Kyle and Gavin Brown throw axes in the Cedar Axe Throwing booth as part of the fill the pantry February fundraiser held at the Shuswap Family Centre on Monday, Feb. 17. (Jim Elliot - Salmon Arm Observer)

Kyle and Gavin Brown throw axes in the Cedar Axe Throwing booth as part of the fill the pantry February fundraiser held at the Shuswap Family Centre on Monday, Feb. 17. (Jim Elliot - Salmon Arm Observer)

Shuswap Market Year In Review 2020: February

The Market looks back at some of the stories that made headlines in 2020

  • Jan. 1, 2021 12:01 p.m.

• The tale of the treble clef did not end with the community street party celebrating its installation downtown. A local video producer created an energetic video that follows the 1,265-kilogram artistic sculpture from its conception to completion. Bill Laird, who owns Shuswap Park Mall and is responsible for the creation of the musical icon, came to the city’s planning meeting Feb. 3 to show council the video and to outline some of the challenges faced in creating the 45-foot high sculpture.

• A Shuswap woman was devastated after heavy snowfall collapsed a shelter on her equine rescue, killing one of her closest friends. Christine Adderson, founder of ForTheHorse equine farm and rescue centre, discovered the collapse the morning of Jan. 17. The collapse exposed the centre’s winter hay storage to the elements and took the life of Merlin, who Adderson described as her “heart horse.”

• The Salmon Arm Skating Club came away with four gold medals from the 2020 Okanagan Regional Championships. The club played host to approximately 280 skaters who took part in the Feb. 6 to 9 event at the Shaw Centre. Top Salmon Arm finishers were Ayla de Boer, who won gold for her Showcase Individual performance, and Hannah Mackie, for her free skate routine. Also taking the top spot on the podium for Showcase Group performances were Hannah Mackie and Shayna Fowler along with Blayre Yano and Sarah Hucul.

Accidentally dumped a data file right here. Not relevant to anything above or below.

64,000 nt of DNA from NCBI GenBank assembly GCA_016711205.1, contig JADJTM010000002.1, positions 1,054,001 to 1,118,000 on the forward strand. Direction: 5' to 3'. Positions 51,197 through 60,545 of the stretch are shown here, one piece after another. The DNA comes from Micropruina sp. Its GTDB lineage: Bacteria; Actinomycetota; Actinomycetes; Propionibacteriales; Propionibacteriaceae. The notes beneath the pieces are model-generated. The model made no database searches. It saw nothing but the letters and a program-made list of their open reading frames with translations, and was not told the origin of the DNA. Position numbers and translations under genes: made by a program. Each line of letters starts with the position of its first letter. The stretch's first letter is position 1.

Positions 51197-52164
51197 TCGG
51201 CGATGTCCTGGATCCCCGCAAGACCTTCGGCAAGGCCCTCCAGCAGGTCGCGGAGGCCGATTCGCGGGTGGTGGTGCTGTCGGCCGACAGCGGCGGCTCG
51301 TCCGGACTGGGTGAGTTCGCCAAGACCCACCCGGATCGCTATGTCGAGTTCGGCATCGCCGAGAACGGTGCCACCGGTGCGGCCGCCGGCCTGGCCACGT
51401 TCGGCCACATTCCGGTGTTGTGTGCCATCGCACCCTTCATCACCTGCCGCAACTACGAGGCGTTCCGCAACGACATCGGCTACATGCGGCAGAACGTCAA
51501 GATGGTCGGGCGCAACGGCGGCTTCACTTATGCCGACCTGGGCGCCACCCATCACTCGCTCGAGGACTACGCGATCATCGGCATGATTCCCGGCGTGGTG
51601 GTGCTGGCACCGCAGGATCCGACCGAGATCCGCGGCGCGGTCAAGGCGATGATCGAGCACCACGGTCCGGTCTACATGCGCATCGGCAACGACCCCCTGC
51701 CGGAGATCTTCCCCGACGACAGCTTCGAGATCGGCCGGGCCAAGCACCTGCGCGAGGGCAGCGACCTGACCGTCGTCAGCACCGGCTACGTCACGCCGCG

• Snowpacks in the mountains of the Shuswap were well above normal, reaching levels that might herald spring flooding. According to a Feb. 1 report published by the B.C. River Forecast Centre, snow pack in the South Thompson basin, which includes the Shuswap, was at 130 per cent of normal levels. The Okanagan and Boundary basins to the south also had deep snowpacks, sitting at 129 and 128 per cent of normal respectively.

• For the second time in two months, Curtis Sagmoen was found guilty on a charge involving a sex worker. On Tuesday, Feb. 11, the 39-year-old North Okanagan man was found guilty of assault causing bodily harm. The conviction related to an incident Aug. 10, 2017, in which Sagmoen invited an escort to his parent’s Salmon River Road property in Silver Creek. Sagmoen was scheduled to appear in court on March 2 for sentencing.